IDC Reports Recovering Storage Software Market Strengthens

Posted on June 24, 2011 By Stuart J. Johnston


Sales of storage software worldwide are expected to expand by just short of a billion dollars in 2011 after a tentative market recovery gained momentum in 2010, according to a new report.

Overall, global storage software revenues are predicted to grow about 7.8 percent this year over last year to hit some $13.8 billion, said the newly relaunched Worldwide Semiannual Storage Software Tracker from analyst firm IDC released Friday.

"The storage software market spent 2010 recovering from a difficult downturn. Fortunately, there was plenty of pent-up demand and new product innovations to help create momentum in the market," Eric Sheppard, research director for storage software at IDC said in a statement.

Further, IDC's forecasts indicate that growth appears to be sustainable for the time being.

"Looking forward, demand for storage software appears poised to remain strong around the world as organizations continue to address inefficiencies related to storing, protecting, and managing corporate data," Sheppard added.

The two top spots during the second half of calendar 2010 were held by EMC and Symantec, respectively, out of a field of 55 competitors. Between them, the two companies held almost 41 percent of the global market share, according to the tracker.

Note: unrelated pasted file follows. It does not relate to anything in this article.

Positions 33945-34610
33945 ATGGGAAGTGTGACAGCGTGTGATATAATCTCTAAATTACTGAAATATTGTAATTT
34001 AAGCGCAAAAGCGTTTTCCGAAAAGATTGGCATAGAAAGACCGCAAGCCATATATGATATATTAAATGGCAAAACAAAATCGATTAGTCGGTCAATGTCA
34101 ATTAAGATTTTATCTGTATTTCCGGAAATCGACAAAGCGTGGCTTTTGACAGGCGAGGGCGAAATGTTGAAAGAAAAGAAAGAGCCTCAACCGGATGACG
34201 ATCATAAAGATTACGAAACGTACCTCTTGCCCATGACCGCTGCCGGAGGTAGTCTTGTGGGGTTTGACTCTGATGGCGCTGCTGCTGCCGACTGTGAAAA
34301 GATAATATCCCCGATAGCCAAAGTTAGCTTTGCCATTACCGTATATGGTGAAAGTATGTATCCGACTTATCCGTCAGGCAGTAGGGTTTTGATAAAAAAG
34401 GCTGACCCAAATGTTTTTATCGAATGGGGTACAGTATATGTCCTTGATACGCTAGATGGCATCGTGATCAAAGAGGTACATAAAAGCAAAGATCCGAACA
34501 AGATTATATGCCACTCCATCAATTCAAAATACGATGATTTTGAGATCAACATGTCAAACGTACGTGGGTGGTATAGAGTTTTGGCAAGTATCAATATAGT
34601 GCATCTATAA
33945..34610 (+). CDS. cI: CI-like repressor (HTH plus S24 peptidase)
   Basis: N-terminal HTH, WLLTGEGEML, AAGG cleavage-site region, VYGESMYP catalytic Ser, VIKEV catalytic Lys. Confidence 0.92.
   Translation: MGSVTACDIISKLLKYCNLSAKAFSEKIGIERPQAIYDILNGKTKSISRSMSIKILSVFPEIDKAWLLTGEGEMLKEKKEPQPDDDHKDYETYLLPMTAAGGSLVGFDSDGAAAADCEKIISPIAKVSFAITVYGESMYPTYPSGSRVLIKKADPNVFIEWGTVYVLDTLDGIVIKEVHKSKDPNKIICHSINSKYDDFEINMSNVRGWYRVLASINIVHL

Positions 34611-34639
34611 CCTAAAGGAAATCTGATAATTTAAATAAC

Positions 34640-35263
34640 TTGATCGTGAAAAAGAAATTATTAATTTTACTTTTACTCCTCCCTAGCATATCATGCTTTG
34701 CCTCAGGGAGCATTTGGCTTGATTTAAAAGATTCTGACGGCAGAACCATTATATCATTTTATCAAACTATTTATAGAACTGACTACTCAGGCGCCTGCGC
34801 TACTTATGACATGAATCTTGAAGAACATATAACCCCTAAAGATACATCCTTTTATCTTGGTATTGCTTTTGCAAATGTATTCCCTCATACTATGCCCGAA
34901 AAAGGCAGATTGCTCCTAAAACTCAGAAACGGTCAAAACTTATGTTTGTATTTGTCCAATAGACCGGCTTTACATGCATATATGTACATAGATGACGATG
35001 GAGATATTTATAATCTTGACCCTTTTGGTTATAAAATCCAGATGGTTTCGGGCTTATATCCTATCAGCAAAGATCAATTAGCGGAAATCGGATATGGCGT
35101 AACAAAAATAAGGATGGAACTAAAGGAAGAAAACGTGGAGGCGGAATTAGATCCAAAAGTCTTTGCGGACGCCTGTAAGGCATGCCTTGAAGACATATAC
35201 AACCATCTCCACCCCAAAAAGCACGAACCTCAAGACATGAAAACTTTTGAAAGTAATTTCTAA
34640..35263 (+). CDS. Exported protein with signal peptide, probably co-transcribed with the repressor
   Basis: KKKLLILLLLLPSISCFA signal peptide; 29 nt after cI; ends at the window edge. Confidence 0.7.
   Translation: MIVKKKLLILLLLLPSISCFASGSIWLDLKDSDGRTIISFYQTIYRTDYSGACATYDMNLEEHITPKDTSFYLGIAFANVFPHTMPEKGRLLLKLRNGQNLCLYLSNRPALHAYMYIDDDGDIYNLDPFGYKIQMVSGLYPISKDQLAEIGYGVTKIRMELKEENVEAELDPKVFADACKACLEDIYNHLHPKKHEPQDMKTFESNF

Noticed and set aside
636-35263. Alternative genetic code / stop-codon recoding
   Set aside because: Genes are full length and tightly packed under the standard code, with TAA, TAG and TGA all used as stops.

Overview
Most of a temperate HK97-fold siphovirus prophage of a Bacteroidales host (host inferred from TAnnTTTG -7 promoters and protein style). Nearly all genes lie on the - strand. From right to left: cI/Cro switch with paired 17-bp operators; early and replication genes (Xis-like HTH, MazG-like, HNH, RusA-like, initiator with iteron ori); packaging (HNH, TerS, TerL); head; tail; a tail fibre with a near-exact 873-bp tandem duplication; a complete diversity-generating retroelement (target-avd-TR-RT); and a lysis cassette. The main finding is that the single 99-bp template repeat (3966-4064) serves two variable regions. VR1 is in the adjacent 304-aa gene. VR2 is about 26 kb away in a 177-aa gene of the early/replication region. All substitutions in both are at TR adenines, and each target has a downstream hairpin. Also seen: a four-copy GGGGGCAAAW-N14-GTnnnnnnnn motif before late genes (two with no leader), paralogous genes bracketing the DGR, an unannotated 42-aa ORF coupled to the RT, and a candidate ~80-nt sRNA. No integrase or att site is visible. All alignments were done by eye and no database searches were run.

In fact, six of the vendors in the top ten outperformed the rest of the market in terms of growth. Those included Autonomy, CommVault, EMC, Hitachi Data Systems (HDS), IBM, and NetApp.

The strongest growth rates were seen in CommVault and HDS.

What drove their growth, however, was quite different.

For instance, HDS' growth was driven by three different aspects of its business -- storage infrastructure software, archiving software, and data protection and recovery software.

Meanwhile, CommVault's growth was primarily driven by a single category -- data protection and recovery.

During the current calendar year, IDC forecasts that three of the eight functional software areas that it tracks will grow more strongly than others -- archiving software, data protection and recovery software, and storage replication software.

Stuart J. Johnston is a contributing editor at, the news service of, the network for technology professionals. Follow him on Twitter @stuartj1000.

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